A mixed-methods research study, funded by Health Education England, has identified several positive benefits resulting from a librarian working in a critical care team. A return on investment (ROI) analysis indicated that for every £1 invested in the embedded librarian model, a financial value in a range from £1.18 to £3.03 was generated.
Knowledge about conditions and treatments in critical illness can be complex. The critical care team at Wirral University Teaching Hospital NHS Foundation Trust, led by Dr Girendra Sadera, collaborated with the University of Liverpool and the Centre for Health Economics and Medicines Evaluation at Bangor University to design, implement and evaluate a model of knowledge mobilisation, led by a clinical librarian, to support the knowledge requirements of critical care.
A librarian worked alongside staff in the critical care department for 15 months, delivering a “pop up library”, providing evidence support, training both face to face and virtually, and attending meetings, journal club and other departmental activities. The model supported learning and education across all staff groups, nurtured an evidence-based culture and enhanced the quality of care.
The study findings highlight the pivotal role of the critical care nurse in sharing knowledge between staff and patients; the bedside nurse was considered approachable, reassuring, knowledgeable and trustworthy, and they were a preferred source of knowledge for the patient and family.
Findings demonstrate that a librarian working in a clinical team can feasibly support the knowledge requirements of staff. Return on investment analysis indicated that for every £1 invested in the knowledge mobilisation model, a financial value of £1.18 to £3.03 was generated in time saving, enhanced professional development and improved patient care.
For further information about the study please contact Dr Girendra Sadera, Consultant in Critical Care, email@example.com.
Today is the pre-launch of a joint campaign by Health Education England (HEE) and CILIP, the Chartered Institute of Library and Information Professionals, highlighting the multiple beneficial outcomes when health service providers work closely with their library and knowledge services.
Every day across the healthcare sector in England more than a million decisions are made that have a profound and lasting impact on people’s lives and which influence the quality of healthcare and the cost of services.
HEE and CILIP are campaigning for decisions in the healthcare sector to be fully evidence-based, calling on government and health service providers to employ and make use of the skills of librarians and knowledge specialists in meeting their obligations under The Health and Social Care Act 2012.
Under the Act, The Secretary of State for Health must ensure ‘the use in the health service of evidence obtained from research’. It also places a responsibility on Clinical Commissioning Groups and healthcare providers to make use of the best available evidence in their decision-making. Arms length bodies and those commissioning or influencing healthcare services have a responsibility to promote and monitor the use of evidence-based decision making.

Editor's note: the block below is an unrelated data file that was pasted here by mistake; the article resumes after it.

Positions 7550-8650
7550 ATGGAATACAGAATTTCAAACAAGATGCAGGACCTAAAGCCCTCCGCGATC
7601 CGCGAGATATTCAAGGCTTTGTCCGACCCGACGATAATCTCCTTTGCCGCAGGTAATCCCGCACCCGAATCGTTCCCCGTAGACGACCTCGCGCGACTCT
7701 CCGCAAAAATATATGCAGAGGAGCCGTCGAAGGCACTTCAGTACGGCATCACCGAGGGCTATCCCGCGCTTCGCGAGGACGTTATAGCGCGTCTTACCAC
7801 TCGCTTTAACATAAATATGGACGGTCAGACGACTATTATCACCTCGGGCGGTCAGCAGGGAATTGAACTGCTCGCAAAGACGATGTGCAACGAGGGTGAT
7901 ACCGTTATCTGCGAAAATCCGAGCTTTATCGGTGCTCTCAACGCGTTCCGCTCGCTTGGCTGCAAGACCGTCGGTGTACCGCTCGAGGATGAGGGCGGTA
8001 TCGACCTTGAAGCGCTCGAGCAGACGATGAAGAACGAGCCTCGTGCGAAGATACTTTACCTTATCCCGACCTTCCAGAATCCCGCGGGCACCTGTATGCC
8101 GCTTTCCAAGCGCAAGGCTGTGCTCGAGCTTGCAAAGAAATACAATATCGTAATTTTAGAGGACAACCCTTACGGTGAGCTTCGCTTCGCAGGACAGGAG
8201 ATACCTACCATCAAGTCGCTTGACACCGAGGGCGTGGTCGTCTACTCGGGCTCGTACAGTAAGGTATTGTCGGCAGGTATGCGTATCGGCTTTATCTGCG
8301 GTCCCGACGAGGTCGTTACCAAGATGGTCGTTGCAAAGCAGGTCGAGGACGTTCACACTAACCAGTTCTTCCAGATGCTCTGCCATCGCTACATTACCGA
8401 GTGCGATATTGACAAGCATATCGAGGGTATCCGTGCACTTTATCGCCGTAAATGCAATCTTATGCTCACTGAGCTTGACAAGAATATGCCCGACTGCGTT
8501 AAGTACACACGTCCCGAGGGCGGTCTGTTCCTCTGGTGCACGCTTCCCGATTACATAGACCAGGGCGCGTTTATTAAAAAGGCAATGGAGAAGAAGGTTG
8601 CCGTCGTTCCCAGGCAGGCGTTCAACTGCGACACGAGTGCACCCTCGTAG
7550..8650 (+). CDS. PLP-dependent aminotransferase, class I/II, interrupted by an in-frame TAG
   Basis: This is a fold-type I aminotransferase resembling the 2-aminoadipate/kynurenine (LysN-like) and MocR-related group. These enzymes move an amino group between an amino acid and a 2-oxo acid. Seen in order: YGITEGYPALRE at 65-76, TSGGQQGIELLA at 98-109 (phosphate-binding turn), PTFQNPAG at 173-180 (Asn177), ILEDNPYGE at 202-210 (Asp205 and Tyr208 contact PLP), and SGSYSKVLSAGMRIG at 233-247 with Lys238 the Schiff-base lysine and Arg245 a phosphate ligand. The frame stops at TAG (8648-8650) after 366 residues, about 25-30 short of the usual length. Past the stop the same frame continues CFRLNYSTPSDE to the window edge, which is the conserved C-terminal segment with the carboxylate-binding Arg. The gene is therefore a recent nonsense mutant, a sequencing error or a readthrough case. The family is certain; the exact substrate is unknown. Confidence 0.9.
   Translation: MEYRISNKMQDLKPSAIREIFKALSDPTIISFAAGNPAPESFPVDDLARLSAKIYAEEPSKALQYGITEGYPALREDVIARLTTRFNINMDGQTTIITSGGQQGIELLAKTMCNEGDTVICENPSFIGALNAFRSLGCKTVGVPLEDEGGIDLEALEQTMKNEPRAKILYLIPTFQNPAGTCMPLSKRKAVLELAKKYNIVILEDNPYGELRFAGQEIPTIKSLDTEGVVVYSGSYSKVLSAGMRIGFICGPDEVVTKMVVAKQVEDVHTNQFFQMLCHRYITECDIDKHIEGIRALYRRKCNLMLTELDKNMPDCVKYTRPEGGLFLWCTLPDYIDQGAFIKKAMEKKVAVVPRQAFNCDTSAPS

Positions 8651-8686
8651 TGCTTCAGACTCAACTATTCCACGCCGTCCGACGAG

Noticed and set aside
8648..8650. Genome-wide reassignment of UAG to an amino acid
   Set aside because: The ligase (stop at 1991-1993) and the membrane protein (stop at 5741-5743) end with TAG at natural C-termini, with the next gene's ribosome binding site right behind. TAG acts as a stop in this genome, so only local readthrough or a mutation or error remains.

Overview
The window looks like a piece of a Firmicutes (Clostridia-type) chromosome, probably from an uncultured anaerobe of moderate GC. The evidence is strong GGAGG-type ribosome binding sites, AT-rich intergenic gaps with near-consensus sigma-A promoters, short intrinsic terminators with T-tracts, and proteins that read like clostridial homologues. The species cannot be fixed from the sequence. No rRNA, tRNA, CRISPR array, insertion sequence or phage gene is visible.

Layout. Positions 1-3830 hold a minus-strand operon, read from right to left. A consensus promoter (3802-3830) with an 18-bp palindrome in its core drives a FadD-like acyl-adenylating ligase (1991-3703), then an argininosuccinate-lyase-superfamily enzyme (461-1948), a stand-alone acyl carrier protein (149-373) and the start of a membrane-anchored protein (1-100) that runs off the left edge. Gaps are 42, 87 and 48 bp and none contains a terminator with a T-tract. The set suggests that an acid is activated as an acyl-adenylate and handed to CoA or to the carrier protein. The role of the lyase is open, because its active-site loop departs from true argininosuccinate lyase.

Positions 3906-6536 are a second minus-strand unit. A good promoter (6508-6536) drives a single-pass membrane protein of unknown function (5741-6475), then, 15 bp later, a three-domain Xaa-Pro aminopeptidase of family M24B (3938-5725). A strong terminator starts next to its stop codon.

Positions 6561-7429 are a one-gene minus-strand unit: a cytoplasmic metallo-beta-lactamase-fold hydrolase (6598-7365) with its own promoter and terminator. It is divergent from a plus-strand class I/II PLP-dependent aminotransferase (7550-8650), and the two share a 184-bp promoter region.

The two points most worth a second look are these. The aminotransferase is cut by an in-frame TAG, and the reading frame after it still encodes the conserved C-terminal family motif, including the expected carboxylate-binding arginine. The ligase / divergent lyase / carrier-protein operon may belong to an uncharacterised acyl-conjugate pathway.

HEE and CILIP are working together to support decision-makers and those delivering health services to meet their obligations under the Act.
Submit an NHS impact case study
We are encouraging all Library and Knowledge specialists to submit a case study that demonstrates the impact of NHS Library & Knowledge Services in England. Please submit a case study now.
To find out more and support the campaign #amilliondecisions please visit www.cilip.org.uk/amilliondecisions
November 16, 2015, Knowledge for Healthcare Authentication Task and Finish Group, Stewart House, London.
On a beautiful November day a group of people from NICE, HEE, the NHS and JISC met in Stewart House across the road from the little park in Russell Square (the park has a really lovely café run by an Italian family and you can sit out and watch the squirrels in the middle of London!).
We came together to talk about how to make it as easy as possible for NHS staff to get into all the articles and databases and books and the as yet undreamt of apps and resources of the future. These tools of Evidence Based Practice have been paid for ultimately by the state. However, it comes as no surprise to those involved in provision, that ensuring ease of access to the goods can be difficult !
- How can we mandate IT managers in every NHS Trust to use the same, up to date browsers, firewall white lists and allowable electronic resources?
- How do we ensure we can all use a super-fast, wide open bandwidth to do the same?
- How do we standardise, streamline and make transparent all routes to all paid for resources?
The answer is – we can’t! However, in the absence of the equivalent of a lottery win, what we can do is create a group that reflects on and draws upon best practice across the NHS in England, integrating suppliers and technology strands to create the best rope bridges to allow our readers to cross over to the promised treasure chest of gold standard evidence that is theirs for the asking. And so we begin … “ Knock, Knock … may we come in?”
We are – Sarah Massey (NHS/Chair), Linda Mace-Michalik (NHS), Hannah Prince (NHS), Helga Perry (NHS), Richard Osborn (HEE), Moira Godbert Laird (NICE), Michael Heath (NICE) and Josh Howlett (JISC).
We have set ourselves the following tasks – draw up Terms of reference; identify stakeholders and communications; scope current methods of access; understand the current NHS network spine; pilot improved access routes; create a risk log; assist in AIMS reprocurement and developments of the openathens registration form